1. NUCLEAR RECEPTORS NOMENCLATURE COMMITTEE
A unified nomenclature system for the nuclear receptor superfamily.
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2. NISHIKAWA, J-I., KITAURA, M., IMAGAWA, M. AND NISHIHARA, T.
Vitamin D receptor contains multiple dimerisation interfaces that
are functionally different.
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Human androgen receptor expressed in HeLa cells activates transcription
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4. MING-JER, T. AND O'MALLEY, B.
Molecular mechanisms of action of steroid/thyroid receptor superfamily
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5. BEATO, M., HERRLICH, P. AND SCHUTZ, G.
Steroid hormone receptors: many actors in search of a plot.
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Steroid or nuclear hormone receptors (NRs) constitute an important super-
family of transcription regulators that are involved in widely diverse
physiological functions, including control of embryonic development, cell
differentiation and homeostasis . Members of the superfamily include the
steroid hormone receptors and receptors for thyroid hormone, retinoids,
1,25-dihydroxy-vitamin D3 and a variety of other ligands. The proteins
function as dimeric molecules in nuclei to regulate the transcription of
target genes in a ligand-responsive manner [1-5]. In addition to C-terminal
ligand-binding domains, these nuclear receptors contain a highly-conserved,
N-terminal zinc-finger that mediates specific binding to target DNA
sequences, termed ligand-responsive elements. In the absence of ligand,
steroid hormone receptors are thought to be weakly associated with nuclear
components; hormone binding greatly increases receptor affinity.
NRs are extremely important in medical research, a large number of them
being implicated in diseases such as cancer, diabetes, hormone resistance
syndromes, etc. . While several NRs act as ligand-inducible transcription
factors, many do not yet have a defined ligand and are accordingly termed
"orphan" receptors. During the last decade, more than 300 NRs have been
described, many of which are orphans, which cannot easily be named due to
current nomenclature confusions in the literature. However, a new system
has recently been introduced in an attempt to rationalise the increasingly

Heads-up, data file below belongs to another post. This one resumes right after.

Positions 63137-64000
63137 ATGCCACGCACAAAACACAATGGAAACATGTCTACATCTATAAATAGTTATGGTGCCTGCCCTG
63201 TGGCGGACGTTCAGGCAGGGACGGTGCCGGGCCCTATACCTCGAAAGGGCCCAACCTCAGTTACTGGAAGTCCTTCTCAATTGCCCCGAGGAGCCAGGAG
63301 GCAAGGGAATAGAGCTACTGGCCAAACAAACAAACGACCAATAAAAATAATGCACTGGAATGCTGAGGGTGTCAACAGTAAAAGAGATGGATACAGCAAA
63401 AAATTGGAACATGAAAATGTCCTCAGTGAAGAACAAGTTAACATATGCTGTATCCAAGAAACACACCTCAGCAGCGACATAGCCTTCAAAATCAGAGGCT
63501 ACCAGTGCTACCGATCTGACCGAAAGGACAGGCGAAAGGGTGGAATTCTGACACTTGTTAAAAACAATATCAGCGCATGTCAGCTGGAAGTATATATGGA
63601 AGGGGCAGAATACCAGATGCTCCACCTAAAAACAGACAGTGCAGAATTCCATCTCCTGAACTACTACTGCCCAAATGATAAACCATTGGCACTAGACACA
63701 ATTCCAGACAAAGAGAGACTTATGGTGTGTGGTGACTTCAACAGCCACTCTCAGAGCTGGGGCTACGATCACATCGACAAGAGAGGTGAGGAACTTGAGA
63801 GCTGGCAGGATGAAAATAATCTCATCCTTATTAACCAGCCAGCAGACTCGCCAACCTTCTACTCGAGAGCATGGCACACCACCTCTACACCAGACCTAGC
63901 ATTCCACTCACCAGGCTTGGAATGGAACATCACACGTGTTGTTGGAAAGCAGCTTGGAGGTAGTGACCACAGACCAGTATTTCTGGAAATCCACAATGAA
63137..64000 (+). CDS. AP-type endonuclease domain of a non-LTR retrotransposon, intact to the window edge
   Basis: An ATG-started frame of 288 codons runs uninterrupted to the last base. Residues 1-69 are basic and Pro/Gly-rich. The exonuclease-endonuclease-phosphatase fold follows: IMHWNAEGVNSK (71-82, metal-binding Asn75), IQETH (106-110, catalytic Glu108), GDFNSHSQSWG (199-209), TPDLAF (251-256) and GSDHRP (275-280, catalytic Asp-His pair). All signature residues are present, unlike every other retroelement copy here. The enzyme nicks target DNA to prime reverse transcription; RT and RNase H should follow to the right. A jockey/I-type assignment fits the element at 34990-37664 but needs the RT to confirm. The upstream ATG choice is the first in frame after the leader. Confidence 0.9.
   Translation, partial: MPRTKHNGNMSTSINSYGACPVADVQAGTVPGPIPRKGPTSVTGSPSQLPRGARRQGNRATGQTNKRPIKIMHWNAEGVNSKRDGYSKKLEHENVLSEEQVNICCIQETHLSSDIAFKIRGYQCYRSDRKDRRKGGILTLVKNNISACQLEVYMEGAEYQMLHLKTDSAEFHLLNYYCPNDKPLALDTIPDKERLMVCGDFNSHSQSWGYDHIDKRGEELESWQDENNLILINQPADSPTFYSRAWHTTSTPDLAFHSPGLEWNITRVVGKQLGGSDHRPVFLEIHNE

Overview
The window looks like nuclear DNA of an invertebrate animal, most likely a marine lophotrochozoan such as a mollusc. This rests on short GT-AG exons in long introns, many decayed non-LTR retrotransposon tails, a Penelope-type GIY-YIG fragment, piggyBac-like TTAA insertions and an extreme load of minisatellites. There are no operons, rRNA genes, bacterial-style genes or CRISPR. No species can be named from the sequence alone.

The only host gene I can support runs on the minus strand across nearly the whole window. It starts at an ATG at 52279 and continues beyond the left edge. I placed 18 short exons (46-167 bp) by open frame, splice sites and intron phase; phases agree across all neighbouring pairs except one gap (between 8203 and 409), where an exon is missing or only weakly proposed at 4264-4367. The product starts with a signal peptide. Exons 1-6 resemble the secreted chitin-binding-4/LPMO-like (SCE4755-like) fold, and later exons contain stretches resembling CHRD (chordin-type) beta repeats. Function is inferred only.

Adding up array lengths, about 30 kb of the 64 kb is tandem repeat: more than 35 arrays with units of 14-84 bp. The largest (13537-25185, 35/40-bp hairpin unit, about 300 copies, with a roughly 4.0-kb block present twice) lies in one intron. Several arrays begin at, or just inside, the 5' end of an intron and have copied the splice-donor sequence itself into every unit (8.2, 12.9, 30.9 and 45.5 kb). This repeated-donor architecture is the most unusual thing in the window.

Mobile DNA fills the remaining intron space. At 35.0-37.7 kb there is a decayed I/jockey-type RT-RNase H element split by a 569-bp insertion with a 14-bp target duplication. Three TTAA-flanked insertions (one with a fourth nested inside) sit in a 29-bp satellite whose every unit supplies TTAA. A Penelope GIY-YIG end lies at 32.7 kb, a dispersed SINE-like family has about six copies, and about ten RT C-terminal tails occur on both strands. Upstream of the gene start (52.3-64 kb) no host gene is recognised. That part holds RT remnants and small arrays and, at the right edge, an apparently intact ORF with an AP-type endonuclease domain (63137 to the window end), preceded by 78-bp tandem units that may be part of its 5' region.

complex set of names used to describe superfamily members .
The glucocorticoid receptor consists of 3 functional and structural
domains: an N-terminal (modulatory) domain; a DNA binding domain that
mediates specific binding to target DNA sequences (ligand-responsive
elements); and a hormone binding domain. The N-terminal domain is unique
to the glucocorticoid receptors; it spans the first 440 residues, and is
primarily responsible for transcriptional activation. The smaller (around
65 residues), highly-conserved central portion of the protein is the DNA
binding domain, which plays a role in DNA binding specificity, homo-
dimerisation and in interactions with other proteins. The hormone binding
domain comprises approximately 250 residues at the C-terminus of the
receptor. This domain mediates receptor activity via interaction with heat
shock proteins and cyclophilins, or with hormone. For more information, see
the GRR resource at http://biochem1.basic-sci.georgetown.edu/GRR/GRR.html.
GLCORTICOIDR is a 6-element fingerprint that provides a signature for the
glucocorticoid receptors. The fingerprint was derived from an initial
alignment of 5 sequences: the motifs span the N-terminal modulatory domain
preceding the highly-conserved zinc-binding region shared by the steroid
hormone receptor family. Two iterations on OWL28.0 were required to reach
convergence, at which point a true set comprising 9 sequences was
identified. Two partial matches were also found (GCR_SHEEP and S76851),
both of which are fragments.
An update on SPTR37_9f identified a true set of 11 sequences.